‘No plans in place to restrict direct access to animals at livestock marts’
Although ICOS (Irish Co-operative Organisation Society) is looking at measures “to keep insurance premiums as low as possible for co-operative marts”, AgriLand has learnt that any potential measures introduced will not affect farmers when it comes to purchasing animals.
Many farmers – especially those purchasing stock – raised concerns that the amount of time afforded to them to examine stock may be reduced significantly if they were to be banned from penning areas prior to the start of the sale.
However, in a statement to AgriLand, the umbrella group representing over 40 livestock marts said: “ICOS is committed to the health, safety and well-being of all mart visitors and is conscious that, in the future, there may be a need to evolve safety procedures in line with any regulations or recommendations put in place by the HSA (Health and Safety Authority).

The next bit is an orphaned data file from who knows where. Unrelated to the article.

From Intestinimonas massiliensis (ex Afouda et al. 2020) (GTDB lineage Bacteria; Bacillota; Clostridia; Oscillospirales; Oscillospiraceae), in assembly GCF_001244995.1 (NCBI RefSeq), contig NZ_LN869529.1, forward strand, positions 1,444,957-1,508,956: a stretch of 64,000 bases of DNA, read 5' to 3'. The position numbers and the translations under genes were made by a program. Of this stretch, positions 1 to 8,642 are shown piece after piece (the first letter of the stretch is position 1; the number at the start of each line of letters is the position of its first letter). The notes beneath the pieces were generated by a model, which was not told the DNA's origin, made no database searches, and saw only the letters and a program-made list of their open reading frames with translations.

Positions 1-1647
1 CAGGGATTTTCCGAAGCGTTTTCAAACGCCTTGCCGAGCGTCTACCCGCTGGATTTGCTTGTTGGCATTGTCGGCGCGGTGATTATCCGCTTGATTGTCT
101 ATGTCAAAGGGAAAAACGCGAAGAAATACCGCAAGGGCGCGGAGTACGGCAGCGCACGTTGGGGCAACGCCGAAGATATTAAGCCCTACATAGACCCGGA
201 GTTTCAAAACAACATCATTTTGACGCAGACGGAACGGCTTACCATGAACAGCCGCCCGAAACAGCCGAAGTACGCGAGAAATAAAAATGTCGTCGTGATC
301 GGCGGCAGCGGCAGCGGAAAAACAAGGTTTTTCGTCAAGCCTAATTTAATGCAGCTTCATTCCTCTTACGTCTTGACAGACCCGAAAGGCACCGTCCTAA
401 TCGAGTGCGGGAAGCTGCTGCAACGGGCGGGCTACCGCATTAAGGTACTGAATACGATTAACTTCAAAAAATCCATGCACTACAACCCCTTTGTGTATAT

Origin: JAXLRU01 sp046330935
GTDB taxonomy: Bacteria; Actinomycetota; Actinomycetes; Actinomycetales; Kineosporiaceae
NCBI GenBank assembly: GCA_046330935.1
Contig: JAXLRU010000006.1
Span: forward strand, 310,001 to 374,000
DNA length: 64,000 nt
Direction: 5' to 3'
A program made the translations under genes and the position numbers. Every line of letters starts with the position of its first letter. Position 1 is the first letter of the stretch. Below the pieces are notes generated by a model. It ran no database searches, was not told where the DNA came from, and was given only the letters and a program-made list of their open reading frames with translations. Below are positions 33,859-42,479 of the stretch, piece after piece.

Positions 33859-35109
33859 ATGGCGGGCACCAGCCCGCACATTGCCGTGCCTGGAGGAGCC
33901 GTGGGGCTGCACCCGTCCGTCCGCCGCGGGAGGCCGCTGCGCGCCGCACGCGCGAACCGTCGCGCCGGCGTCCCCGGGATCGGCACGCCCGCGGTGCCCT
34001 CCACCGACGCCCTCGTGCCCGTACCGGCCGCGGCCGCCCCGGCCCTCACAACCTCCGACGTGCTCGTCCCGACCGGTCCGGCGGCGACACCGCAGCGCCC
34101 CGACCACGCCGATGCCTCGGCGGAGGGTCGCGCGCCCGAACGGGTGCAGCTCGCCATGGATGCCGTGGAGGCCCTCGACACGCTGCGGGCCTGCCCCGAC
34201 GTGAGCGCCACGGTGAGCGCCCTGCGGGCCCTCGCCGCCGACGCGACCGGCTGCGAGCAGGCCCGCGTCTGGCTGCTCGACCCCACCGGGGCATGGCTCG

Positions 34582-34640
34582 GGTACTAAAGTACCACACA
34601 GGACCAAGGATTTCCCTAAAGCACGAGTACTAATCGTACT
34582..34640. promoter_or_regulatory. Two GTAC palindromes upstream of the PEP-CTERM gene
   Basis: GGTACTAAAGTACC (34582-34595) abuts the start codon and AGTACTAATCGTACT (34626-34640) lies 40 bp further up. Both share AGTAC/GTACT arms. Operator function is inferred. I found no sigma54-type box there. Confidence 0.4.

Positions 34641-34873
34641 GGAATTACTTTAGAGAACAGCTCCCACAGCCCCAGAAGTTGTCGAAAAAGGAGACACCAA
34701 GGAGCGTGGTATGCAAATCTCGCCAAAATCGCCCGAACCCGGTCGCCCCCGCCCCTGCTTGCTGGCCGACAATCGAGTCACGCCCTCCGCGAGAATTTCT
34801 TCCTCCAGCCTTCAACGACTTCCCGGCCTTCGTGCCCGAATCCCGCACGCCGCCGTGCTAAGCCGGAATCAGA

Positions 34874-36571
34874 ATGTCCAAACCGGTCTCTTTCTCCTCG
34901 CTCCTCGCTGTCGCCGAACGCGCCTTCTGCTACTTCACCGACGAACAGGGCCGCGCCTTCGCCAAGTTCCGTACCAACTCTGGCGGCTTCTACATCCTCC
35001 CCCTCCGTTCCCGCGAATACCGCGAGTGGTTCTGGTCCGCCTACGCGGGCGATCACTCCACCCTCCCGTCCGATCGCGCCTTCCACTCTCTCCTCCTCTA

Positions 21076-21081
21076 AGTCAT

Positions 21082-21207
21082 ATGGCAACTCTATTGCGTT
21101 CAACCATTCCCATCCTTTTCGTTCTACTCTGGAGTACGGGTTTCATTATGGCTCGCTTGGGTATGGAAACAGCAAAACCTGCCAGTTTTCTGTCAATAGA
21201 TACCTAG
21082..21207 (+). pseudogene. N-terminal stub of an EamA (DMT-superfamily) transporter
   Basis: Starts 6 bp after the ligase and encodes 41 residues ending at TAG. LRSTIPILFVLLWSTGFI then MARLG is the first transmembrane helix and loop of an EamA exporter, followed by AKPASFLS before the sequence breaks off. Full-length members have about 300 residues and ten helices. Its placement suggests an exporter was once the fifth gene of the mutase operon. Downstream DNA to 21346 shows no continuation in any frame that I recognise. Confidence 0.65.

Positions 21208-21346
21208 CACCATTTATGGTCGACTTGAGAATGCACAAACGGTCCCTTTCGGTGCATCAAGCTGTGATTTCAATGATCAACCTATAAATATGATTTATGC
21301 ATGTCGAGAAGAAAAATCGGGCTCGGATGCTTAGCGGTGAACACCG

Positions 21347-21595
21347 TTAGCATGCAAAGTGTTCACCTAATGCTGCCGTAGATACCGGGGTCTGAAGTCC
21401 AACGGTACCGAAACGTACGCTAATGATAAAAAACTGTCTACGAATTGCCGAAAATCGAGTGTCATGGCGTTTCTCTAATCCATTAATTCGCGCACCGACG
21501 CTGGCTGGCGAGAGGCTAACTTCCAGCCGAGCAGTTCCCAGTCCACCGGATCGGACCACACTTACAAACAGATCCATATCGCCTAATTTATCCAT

“However, in the event that any such measures were to become necessary, ICOS is confident that other viewing methods could be introduced on an effective basis and without any particular disruption to mart activity.”
One such option could be the creation of walkways over stock, which would grant farmers the necessary access to animals prior to committing to placing a bid on the animals in the ring.
As some of the most-efficient marts can sell a lot of animals in under one minute, such a measure would need to be introduced to ensure that farmers where permitted sufficient time to view any potential purchases.
A reminder on calf movement regulations
With calf sales gathering speed, the Department of Agriculture has the outlined the regulations surrounding calf movements to AgriLand.
“Currently, under the Protection of Animals During Transport regulations, calves must have a completely healed navel prior to being transported.
Typically, this occurs between six and 10 days. Calves whose navel has healed, but who are less than 10 days of age can only be transported on a journey of less than 100km.
“These rules apply irrespective of destination and in the context of calf welfare are being considered as part of a review that is ongoing in consultation with stakeholders,” a department spokesperson said.